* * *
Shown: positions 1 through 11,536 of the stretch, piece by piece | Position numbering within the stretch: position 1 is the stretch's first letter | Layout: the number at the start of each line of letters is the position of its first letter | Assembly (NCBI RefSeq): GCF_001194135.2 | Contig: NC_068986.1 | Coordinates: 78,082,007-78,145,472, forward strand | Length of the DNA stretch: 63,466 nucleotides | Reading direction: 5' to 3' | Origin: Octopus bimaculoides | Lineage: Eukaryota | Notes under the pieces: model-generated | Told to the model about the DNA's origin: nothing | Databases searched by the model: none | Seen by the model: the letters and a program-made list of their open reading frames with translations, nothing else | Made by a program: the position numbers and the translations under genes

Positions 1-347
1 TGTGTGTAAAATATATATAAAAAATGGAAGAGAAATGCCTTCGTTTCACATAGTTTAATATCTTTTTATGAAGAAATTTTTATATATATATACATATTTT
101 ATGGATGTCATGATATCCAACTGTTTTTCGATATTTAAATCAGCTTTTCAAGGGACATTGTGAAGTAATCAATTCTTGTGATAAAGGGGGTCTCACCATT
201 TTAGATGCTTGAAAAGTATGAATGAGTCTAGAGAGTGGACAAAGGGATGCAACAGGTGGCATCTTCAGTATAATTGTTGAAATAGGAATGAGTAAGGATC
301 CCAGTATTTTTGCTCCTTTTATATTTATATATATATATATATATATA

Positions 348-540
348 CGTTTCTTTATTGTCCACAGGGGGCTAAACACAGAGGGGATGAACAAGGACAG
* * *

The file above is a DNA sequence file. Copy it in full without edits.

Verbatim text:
Shown: positions 1 through 11,536 of the stretch, piece by piece | Position numbering within the stretch: position 1 is the stretch's first letter | Layout: the number at the start of each line of letters is the position of its first letter | Assembly (NCBI RefSeq): GCF_001194135.2 | Contig: NC_068986.1 | Coordinates: 78,082,007-78,145,472, forward strand | Length of the DNA stretch: 63,466 nucleotides | Reading direction: 5' to 3' | Origin: Octopus bimaculoides | Lineage: Eukaryota | Notes under the pieces: model-generated | Told to the model about the DNA's origin: nothing | Databases searched by the model: none | Seen by the model: the letters and a program-made list of their open reading frames with translations, nothing else | Made by a program: the position numbers and the translations under genes

Positions 1-347
1 TGTGTGTAAAATATATATAAAAAATGGAAGAGAAATGCCTTCGTTTCACATAGTTTAATATCTTTTTATGAAGAAATTTTTATATATATATACATATTTT
101 ATGGATGTCATGATATCCAACTGTTTTTCGATATTTAAATCAGCTTTTCAAGGGACATTGTGAAGTAATCAATTCTTGTGATAAAGGGGGTCTCACCATT
201 TTAGATGCTTGAAAAGTATGAATGAGTCTAGAGAGTGGACAAAGGGATGCAACAGGTGGCATCTTCAGTATAATTGTTGAAATAGGAATGAGTAAGGATC
301 CCAGTATTTTTGCTCCTTTTATATTTATATATATATATATATATATA

Positions 348-540
348 CGTTTCTTTATTGTCCACAGGGGGCTAAACACAGAGGGGATGAACAAGGACAG